It was tough to see Andrew Miller leave, though the deal with Baltimore in mid-2014 yielded Eduardo Rodríguez. Miller was solid in relief with a 3.79 ERA in 157 games (12 starts) in a Boston uniform 2006-2014. Since then Miller has played for the Orioles, Yankees, Indians and Cardinals. Despite a rough final season in Cleveland, overall he gave the Tribe a 2.22 ERA in 120 relief appearances from 2016-2018. With New York, Miller was the American League Reliever of the Year in 2015 and the ALCS MVP in 2016.
Josh Reddick debuted in the Majors with the Red Sox in 2009 and made limited appearances in Boston until he was traded to the Athletics in 2011. Reddick has gone on to appear in 1,052 games with the Oakland, the Dodgers and Astros, with whom he won the World Series in 2017. Reddick was the Wilson Defensive Players of the Year in the American League for 2012 and 2013.
Affable and seemingly accountable after every game, the aforementioned Daniel Nava nonetheless never seemed as solid after his time with Boston ended in 2015. Nava appeared in 424 games with the Red Sox, but in only 165 more games with the Rays, Angels, Royals, and Phillies. His last MLB game was in 2017.
There wasn’t a whole lot of love in Boston for John Lackey, who was sent to the Cardinals in mid-2014 in a deal that yielded Joe Kelly (as well as the incredibly failed experiment involving Allen Craig). Lackey was 47-42 with a 4.46 ERA in 111 games (all starts) for the Sox 2010-14. Seemingly revitalized out of Boston, Lackey was 13-10 with 2.77 ERA in his first full season at St. Louis, pitching 218.0 innings. Lackey finished his career with two more seasons with the Cubs.
Fair to say, though, that no departure from Boston was felt more acutely than Jon Lester’s. Thought to be “over the hill” at age 30, Sox ownership send Lester packing in mid-2014 for basically a handful of magic beans (i.e., Yoenis Céspedes and a draft pick). Lester wrapped up the back half of that season in Oakland then inked a long-term deal with the Cubs that has been nothing but good for them both. Lester has gone 74-41 with a 3.54 ERA in 159 games (all starts) in Chicago since 2015.
More than 100 former Red Sox died in the 2010s, including Hall of Famer Bobby Doerr (d. November 13, 2017) and Dick Williams, who reached the hall as a manager (d. July 7, 2011).
Here is the complete list of former Red Sox players, by year:
2010: Bob Chakales (February 18), Ken Holcombe (March 15), Billy Hoeft (March 16), Jim Pagliaroni (April 3), George Susce (May 8), Jerry Stephenson (June 6), Bobby Thomson (August 16), Otey Clark (October 20), Bill Werle (November 27), Walt Dropo (December 17), Karl Olson (December 25).
2011: Dave Sisler (January 9), Eddie Joost (April 12), Don Buddin (June 30), Mike Palm (July 24), Joe Trimble (August 11), Johnny Schmitz (October 1).
2012: Bud Byerly (January 26), Dave Philley (March 15), Mel Parnell (March 20), Dennis Bennett (March 24), Johnny Pesky (August 13), Les Moss (August 29), Bob DiPietro (September 3), Tom Umphlett (September 21), Joe Ginsberg (November 2).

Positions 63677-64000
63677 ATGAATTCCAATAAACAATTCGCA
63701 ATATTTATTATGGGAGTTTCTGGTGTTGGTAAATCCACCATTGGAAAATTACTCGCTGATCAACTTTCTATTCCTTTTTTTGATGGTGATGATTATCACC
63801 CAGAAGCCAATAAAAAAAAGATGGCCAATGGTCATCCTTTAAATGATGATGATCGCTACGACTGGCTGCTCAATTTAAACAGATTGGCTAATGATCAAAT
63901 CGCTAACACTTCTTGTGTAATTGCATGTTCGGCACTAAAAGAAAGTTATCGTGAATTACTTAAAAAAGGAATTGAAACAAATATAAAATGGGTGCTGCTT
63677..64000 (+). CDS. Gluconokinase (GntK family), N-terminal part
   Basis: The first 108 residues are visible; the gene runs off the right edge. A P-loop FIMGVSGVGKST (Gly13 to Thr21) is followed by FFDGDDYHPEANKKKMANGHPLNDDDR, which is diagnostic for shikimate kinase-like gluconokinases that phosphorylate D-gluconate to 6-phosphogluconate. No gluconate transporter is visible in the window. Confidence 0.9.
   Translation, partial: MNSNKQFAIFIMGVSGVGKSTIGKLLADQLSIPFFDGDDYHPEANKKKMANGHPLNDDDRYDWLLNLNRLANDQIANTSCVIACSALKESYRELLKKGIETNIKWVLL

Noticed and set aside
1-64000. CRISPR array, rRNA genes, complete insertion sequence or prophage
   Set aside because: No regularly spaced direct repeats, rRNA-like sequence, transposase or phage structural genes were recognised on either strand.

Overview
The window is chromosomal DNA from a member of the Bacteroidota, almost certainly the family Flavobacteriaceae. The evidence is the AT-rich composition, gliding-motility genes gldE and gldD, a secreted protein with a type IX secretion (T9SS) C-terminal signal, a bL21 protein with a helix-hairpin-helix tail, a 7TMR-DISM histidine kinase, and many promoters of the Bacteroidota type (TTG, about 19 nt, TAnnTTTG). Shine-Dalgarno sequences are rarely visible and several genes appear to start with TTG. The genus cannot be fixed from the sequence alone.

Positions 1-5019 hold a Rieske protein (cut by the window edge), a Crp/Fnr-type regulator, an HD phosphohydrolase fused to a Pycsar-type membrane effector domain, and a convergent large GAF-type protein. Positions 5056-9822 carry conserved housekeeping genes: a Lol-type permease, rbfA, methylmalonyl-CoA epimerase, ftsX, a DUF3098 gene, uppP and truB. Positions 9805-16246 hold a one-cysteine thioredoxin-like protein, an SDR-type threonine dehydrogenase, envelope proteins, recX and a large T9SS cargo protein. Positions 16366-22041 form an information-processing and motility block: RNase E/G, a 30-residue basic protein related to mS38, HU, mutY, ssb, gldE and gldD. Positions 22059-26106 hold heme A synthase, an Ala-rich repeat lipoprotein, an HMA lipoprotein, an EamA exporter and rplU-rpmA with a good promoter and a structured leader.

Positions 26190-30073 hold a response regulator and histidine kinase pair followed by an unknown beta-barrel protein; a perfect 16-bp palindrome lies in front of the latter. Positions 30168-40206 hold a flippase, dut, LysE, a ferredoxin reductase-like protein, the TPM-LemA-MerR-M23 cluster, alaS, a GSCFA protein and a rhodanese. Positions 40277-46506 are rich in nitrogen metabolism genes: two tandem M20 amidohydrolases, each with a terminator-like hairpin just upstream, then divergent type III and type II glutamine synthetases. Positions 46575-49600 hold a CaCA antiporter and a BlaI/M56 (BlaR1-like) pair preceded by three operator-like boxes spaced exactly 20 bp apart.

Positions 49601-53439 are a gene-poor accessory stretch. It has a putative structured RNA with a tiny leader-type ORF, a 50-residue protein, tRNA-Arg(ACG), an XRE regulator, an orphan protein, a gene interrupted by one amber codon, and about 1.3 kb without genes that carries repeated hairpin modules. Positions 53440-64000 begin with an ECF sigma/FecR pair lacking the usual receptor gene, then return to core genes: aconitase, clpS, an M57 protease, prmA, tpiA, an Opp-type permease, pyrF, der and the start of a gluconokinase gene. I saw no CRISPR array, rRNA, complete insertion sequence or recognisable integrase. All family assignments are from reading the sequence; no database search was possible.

2013: Milt Bolling (January 19), Tom Borland (March 2), Bob Turley (March 30), Bob Smith (April 1), Grady Hatton (April 11), Cot Deal (May 21), Matt Batts (July 14), Frank Castillo (July 28), George Scott (July 28), Babe Martin (August 1), Jack Harshman (August 17), Dan Osinski (September 13), Rudy Minarcin (October 15), Jim Burton (December 12).
2014: Bill Henry (April 11), Billy Harrell (May 6), Moose Morton (May 11), Don Lenhardt (July 9), Bill Renna (July 19), Lou Lucier (October 18), Allen Ripley (November 7), Russ Kemmerer (December 8), Herb Plews (December 12).
2015: Bill Monbouquette (January 25), Windy McCall (February 5), Harley Hisner (March 20), Dick Mills (March 28), Jack Spring (August 2), Garry Hancock (October 10), Neill Sheridan (October 15), Norm Siebern (October 30), Hal Brown (December 17), Dave Henderson (December 27), Frank Malzone (December 29).
2016: Jay Ritchie (January 5), Frank Sullivan (January 19), Dick McAuliffe (May 13), Doug Griffin (July 27), Juan Bell (August 24), Marlan Coughtry (November 8), Russ Nixon (November 9), Dave Ferriss (November 24), Phil Gagliano (December 20).
2017: Todd Frohwirth (March 26), Sam Mele (May 1), Jim Piersall (June 3), Gene Conley (July 4), Don Baylor (August 7), Tom Wright (September 5), Ed Phillips (September 20), Jim Landis (October 7), Don Lock (October 8), Al Richter (October 29), Dick Gernert (November 30), Tracy Stallard (December 6), Ken Poulsen (December 28).
2018: Bob Bailey (January 9), Tom Brewer (February 15), Sammy Stewart (March 2), Jerry Moses (March 26), Len Okrie (April 12), Bruce Kison (June 2), Vaughn Eshelman (July 24), Bob Sadowski (August 5), John Kennedy (August 9), Dean Stone (August 21), Lee Stange (September 21), Marty Pattin (October 3), Billy MacLeod (December 12).
2019: Walt McKeel (January 1), Lenny Green (January 6), Dick Brodowski (January 14), Jerry Casale (February 9), Gene Stephens (April 27), Bill Buckner (May 27), Pumpsie Green (July 17), Tex Clevenger (August 24) and Ted Lepcio (December 11).